One good turn deserves ... a police investigation into human trafficking?

That's what happened to Rolando Garcia, 44, the owner of a trucking company in Irwindale, California.

After a five-hour meeting at his firm last week, Garcia decided to throw his staff a barbecue, so he went to the Baja Ranch Market in Covina to pick up some carne asada with a friend, a pastor from Texas who was visiting Garcia.

On their way into the store, the two men spotted a mother with a 2-year-old son who, Garcia told the Los Angeles Times, looked so much like his own son that he had to stop and compliment him.

Feeling expansive, Garcia pulled out a $100 bill and handed it to the mother, suggesting that she buy something nice for the child.

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She refused to take the money, so Garcia dropped it into her shopping cart before entering the shop with his friend.

The woman, however, thought the two men were attempting to buy her son and reported the interaction to Covina police, who released a description of the two men along with a screen grab taken from the store's video camera.

They found Garcia, questioned him on Monday and realized that a case of human trafficking was actually a case of human error.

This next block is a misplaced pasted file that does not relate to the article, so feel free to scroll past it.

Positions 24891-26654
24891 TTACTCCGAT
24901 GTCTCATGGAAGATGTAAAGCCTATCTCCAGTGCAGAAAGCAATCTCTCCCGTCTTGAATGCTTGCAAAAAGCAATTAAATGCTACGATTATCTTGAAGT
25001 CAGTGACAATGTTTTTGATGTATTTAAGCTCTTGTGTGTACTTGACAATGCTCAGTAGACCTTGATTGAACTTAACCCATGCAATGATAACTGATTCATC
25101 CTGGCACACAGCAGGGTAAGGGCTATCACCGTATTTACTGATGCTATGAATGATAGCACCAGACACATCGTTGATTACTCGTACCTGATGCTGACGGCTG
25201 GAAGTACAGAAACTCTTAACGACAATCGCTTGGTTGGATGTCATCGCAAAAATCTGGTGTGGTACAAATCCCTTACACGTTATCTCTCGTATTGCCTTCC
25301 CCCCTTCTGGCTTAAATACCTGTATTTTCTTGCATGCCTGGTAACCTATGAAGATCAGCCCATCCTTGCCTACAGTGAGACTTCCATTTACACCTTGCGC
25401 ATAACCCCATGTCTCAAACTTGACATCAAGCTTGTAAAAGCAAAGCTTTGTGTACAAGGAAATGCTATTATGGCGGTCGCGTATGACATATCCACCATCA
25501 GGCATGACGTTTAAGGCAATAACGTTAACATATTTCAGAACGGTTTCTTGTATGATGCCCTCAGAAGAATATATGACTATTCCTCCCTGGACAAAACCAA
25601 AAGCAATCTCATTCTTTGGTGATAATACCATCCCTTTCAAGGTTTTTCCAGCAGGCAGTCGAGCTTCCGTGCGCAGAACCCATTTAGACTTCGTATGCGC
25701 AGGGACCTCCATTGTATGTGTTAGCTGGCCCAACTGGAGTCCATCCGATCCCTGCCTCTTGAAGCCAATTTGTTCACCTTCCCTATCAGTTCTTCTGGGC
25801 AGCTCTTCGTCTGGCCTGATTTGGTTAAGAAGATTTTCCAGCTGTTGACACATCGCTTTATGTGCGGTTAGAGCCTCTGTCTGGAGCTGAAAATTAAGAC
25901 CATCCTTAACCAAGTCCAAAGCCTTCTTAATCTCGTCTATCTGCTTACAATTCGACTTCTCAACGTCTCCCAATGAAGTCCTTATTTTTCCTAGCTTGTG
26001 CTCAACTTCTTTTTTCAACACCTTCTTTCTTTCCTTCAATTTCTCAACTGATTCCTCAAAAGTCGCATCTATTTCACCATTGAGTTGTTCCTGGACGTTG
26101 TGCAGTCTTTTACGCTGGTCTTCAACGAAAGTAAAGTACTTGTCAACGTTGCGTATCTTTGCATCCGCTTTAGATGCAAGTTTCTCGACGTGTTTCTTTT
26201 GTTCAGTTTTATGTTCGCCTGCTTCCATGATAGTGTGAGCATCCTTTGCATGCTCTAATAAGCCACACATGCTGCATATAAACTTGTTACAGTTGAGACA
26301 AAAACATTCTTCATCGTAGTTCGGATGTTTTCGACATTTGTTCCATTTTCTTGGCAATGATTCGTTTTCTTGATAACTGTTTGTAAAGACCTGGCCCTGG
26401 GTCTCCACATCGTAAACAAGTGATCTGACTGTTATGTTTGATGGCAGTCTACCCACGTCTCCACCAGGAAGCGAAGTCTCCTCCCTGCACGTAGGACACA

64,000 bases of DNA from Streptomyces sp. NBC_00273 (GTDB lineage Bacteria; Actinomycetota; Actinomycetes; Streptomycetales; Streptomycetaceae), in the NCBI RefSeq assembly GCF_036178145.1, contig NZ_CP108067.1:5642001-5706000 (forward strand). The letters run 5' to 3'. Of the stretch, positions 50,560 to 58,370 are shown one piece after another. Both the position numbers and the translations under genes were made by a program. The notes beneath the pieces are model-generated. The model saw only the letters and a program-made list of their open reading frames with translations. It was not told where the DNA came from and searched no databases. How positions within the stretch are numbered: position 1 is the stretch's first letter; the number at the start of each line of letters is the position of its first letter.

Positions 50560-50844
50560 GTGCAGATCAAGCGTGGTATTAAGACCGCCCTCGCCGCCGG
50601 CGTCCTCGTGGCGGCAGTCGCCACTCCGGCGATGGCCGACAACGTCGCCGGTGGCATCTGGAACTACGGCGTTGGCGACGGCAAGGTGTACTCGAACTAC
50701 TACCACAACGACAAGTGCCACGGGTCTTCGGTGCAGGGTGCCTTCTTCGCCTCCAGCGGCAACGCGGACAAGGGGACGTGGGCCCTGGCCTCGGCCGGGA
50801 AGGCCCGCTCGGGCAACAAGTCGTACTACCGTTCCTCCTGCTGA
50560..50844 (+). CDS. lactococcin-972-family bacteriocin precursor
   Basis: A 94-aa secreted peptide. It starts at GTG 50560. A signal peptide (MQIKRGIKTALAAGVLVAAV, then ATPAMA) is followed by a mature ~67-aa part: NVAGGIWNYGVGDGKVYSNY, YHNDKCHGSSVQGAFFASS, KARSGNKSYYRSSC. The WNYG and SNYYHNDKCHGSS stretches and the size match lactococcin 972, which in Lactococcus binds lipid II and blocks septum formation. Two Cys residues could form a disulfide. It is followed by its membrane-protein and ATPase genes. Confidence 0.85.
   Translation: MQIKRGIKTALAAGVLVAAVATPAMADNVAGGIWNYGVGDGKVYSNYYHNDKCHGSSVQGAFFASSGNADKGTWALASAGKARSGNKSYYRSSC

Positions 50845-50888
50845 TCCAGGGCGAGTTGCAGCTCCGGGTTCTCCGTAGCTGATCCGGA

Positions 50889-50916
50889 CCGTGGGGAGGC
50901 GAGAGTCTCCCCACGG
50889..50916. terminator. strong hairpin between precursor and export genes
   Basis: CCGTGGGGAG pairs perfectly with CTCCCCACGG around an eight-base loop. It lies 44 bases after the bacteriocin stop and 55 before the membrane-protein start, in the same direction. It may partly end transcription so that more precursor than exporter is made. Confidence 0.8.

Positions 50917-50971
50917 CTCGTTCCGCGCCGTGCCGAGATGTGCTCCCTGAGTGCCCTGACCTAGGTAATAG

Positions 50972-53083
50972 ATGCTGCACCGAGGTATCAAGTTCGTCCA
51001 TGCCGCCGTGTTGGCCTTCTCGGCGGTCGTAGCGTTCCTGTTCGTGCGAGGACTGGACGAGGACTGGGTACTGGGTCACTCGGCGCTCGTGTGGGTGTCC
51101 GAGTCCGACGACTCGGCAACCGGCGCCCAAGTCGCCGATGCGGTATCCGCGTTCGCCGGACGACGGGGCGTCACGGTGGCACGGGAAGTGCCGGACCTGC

According to the Times, Sgt. Gregg Peterson said the mother just thought she “was protecting her child."

Garcia is a Cuban immigrant who came to the U.S. in 1995 and worked in a supermarket stocking shelves before starting his own business.

He explained that his personal success was made possible by the generosity of other people, and, as a consequence, “If I have a $100 in my pocket, I don’t think twice ... to give it away.”

Despite the inconvenience, Garcia believes the mother was just doing what she had to do to protect her son.

“Honestly, if I see her again,” he told the Times, “I would say ‘You did the right thing.’”

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